Welcome to Salt Water Fly Fishing

Welcome to Fly Fishing The Salt! If you are just discovering the joys of fly fishing the salt (or salt chuck as some call it) here you will find information to steer you in the right direction. Tips on what equipment to use, why, where and how to fish. And we will try to include a little inspiration to get you going. For the experienced salt water angler, there will be personal stories about real fishermen and their experiences, tips on what flies for which fish and techniques that work. Your stories and articles are also most welcome. Share the knowledge and adventure. Pass it on! This is for you.


Are All Fishermen Really Liars?

By Capt. Doug Sinclair, New Smyrna Beach, FL

"I make it a rule never to weigh or measure a fish I've caught, but simply estimate its dimensions as accurately as possible. Then, when telling about it, I improve those figures by roughly a fifth, or twenty percent. I do this mainly because most people believe all fishermen exaggerate by at least twenty percent. So I allow for the discounting". (Ed Zern, Are Fishermen Really Liars? 1977)

It was too long ago that I broke my favorite fly rod to this 44-inch, 38-pound beauty. It was probably a world record. But we had no way to register the fish without taking it out of the water on a long trip to a certified scale. The redfish would have certainly died. It was the winter of 1996. That year, precisely February 24, 1996, Charlie Hogan broke a State and IGFA world record for his redfish that measured 48.75 inches, had a 28.75-inch girth and weighed 52 pounds 5 onces. Our Bogga Grip bottomed out at 30 pounds. So the real weight was anyone's guess. With redfish, you really can't apply the Girth to Length ratio to determine weight. It just won't compute and at the time didn't really matter. I couldn't kill the fish. So we photographed and released her.

Redfish are thick now. Water levels are typically low in the Mosquito Lagoon at this time of year. And, the redfish are schooling up tight in the shallows. They feed on shrimp and mullet. The weather has been mild in comparison to the long weeks of cold weather last year. With daytime temperatures in the mid-60s the water stays just below that presents some interesting challenges for the fly-fisherman.

One good cold snap helped to school the reds and drop the water level to concentrate them. Figure they wait for a full moon the bite will be late. The bite is late because our tropical climes and mud flats need to warm up before the fish will become active. If the bait isn't moving nothing else will either. So, you have to get smart about increasing your odds of hookups.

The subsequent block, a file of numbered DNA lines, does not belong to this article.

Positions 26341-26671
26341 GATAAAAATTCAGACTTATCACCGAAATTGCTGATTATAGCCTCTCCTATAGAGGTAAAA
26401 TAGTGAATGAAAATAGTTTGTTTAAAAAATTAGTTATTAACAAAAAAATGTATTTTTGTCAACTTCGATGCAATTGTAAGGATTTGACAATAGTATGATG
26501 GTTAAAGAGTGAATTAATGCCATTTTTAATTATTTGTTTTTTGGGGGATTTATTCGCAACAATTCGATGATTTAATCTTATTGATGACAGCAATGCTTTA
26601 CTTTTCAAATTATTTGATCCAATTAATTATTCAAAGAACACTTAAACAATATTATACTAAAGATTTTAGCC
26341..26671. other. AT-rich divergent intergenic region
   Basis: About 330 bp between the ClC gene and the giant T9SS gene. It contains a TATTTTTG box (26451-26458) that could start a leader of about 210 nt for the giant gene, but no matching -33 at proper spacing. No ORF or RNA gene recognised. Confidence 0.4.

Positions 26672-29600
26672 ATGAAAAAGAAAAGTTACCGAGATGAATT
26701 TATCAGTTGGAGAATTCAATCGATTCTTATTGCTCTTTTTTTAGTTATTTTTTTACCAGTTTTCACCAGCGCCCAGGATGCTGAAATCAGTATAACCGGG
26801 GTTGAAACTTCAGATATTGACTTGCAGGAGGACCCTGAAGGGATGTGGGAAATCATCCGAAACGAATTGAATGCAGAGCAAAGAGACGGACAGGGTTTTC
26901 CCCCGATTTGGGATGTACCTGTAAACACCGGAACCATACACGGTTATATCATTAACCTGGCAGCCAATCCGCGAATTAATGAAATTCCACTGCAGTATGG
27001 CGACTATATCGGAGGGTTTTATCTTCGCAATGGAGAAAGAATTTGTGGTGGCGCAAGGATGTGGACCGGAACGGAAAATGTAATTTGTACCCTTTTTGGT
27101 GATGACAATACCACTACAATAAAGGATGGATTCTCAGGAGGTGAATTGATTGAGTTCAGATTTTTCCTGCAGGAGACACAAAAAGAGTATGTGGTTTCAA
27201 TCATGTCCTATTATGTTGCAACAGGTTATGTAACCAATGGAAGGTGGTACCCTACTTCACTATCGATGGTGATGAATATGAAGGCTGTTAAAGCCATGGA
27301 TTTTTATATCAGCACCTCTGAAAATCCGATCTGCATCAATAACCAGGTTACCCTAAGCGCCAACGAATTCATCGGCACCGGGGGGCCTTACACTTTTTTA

Brad and I left later than usual. I wanted to reach the northeast corner of the basin and pole along the grass edge to a spot we used to call the blue bucket. The old palmetto still hangs out over the water and a frayed broken rope hangs where it once supported that bucket. The air is brisk. Few shore birds are present. The basin is quiet and still. You can only feel the silent push from the pole as we move forward. The sunrise will be spectacular. It always is in the southern winter.

Using his NTi Redington 9 weight, Brad let his cast settle on a push along the grass line. He stripped slowly allowing our JB Mullet Fly to swim in the morning blue. We moved on studying every ripple and every interruption of the water's surface. Could that by a push? Is that a tail? We kept on patiently waiting and watching for signs of a tail or a dorsal, or a push, anything that would signal they were moving about.

It is easier to see once the sun is high in the sky. Winter-time bait usually consists of mullet and they usually swim at the surface. You'll notice that anglers use Mirro-lures or Excalibers to attract game fish. It is no different for the fly angler. Top water flies are the best imitations of bait and usually the flies that will draw the most strikes and hook ups. You need flies that make noise and will attract redfish and trout. Borski sliders are difficult in the cold weather because fish aren't always feeding on the bottom. When you hear that there is a mullet run on, go to your top water flies. Besides these flies are much more fun, because you can see what they are doing in the water.

Well that's just what we did. As I polled along I could feel the sun heating up my jacket. I also knew that the sun was heating up the mud flats. Soon mullet started becoming active on top. And, just as soon as we saw the mullet, the redfish started to move.

"There, Brad, 40 feet, 3 O'clock." Wham! What a hook up! Just three strips and Brad had a great looking 5-pound redfish. And, fishing got better after that. It was now 11:30 am and the bite was ON!

We fished hard for another two hours. The hook ups were great action and a lot of fun on fly. Stealth and presentation are always important, but if you get a refusal don't hesitate to switch patterns. Just remember to be patient and enjoy your day on the water.

Practice catch and release and don't teach your trash to swim. ~ Doug

About Doug

Capt. Doug Sinclair has relocated from New Smyrna Beach, Florida to Grantsboro, NC. He specializes in fly-fishing and light tackle charters. Doug charters the Coastal Carolina area of New Bern or Oriental. Catch him on the web at www.flyfishacademy.net or call him at (252) 745-3500. Doug is also a Sponsor here on FAOL.


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